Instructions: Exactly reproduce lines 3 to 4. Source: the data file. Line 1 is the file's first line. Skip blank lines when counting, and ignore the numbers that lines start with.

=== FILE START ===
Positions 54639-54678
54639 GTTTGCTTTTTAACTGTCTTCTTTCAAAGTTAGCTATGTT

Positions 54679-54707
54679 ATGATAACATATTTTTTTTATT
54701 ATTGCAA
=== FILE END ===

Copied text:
Positions 54679-54707
54679 ATGATAACATATTTTTTTTATT